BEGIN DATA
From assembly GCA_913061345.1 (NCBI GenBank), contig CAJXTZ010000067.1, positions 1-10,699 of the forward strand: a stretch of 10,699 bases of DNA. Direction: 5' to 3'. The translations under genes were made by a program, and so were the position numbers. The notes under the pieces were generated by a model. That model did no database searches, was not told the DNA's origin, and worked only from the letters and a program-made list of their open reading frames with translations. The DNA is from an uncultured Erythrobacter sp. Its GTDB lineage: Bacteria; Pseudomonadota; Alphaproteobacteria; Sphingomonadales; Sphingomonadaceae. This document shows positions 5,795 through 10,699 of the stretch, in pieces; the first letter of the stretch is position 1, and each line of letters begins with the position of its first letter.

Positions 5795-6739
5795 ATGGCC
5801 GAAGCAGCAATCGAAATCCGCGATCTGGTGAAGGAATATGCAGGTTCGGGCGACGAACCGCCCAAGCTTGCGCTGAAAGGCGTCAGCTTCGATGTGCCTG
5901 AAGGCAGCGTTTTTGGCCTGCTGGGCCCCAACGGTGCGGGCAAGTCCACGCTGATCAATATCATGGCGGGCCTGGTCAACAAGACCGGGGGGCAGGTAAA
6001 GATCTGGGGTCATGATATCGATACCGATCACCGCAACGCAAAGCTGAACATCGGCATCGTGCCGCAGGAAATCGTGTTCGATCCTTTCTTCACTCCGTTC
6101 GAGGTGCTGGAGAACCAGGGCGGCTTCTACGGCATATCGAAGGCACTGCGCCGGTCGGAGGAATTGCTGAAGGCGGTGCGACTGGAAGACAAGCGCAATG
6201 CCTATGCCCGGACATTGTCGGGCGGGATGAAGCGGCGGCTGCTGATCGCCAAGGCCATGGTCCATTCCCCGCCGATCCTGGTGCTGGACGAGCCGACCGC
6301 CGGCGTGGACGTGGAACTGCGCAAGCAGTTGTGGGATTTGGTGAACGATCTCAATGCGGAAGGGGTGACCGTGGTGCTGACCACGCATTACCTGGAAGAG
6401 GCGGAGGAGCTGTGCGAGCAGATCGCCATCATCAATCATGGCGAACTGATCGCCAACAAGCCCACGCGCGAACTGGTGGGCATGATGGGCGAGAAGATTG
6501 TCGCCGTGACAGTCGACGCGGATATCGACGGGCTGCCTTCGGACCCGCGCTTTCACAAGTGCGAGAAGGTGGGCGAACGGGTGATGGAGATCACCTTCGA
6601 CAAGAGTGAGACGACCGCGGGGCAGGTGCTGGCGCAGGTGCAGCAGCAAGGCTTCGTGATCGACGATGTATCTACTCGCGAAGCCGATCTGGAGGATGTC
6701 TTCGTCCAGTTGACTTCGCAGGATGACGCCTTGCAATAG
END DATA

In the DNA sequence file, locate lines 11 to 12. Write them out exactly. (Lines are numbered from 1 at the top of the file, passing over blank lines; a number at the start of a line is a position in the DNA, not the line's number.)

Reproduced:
6501 TCGCCGTGACAGTCGACGCGGATATCGACGGGCTGCCTTCGGACCCGCGCTTTCACAAGTGCGAGAAGGTGGGCGAACGGGTGATGGAGATCACCTTCGA
6601 CAAGAGTGAGACGACCGCGGGGCAGGTGCTGGCGCAGGTGCAGCAGCAAGGCTTCGTGATCGACGATGTATCTACTCGCGAAGCCGATCTGGAGGATGTC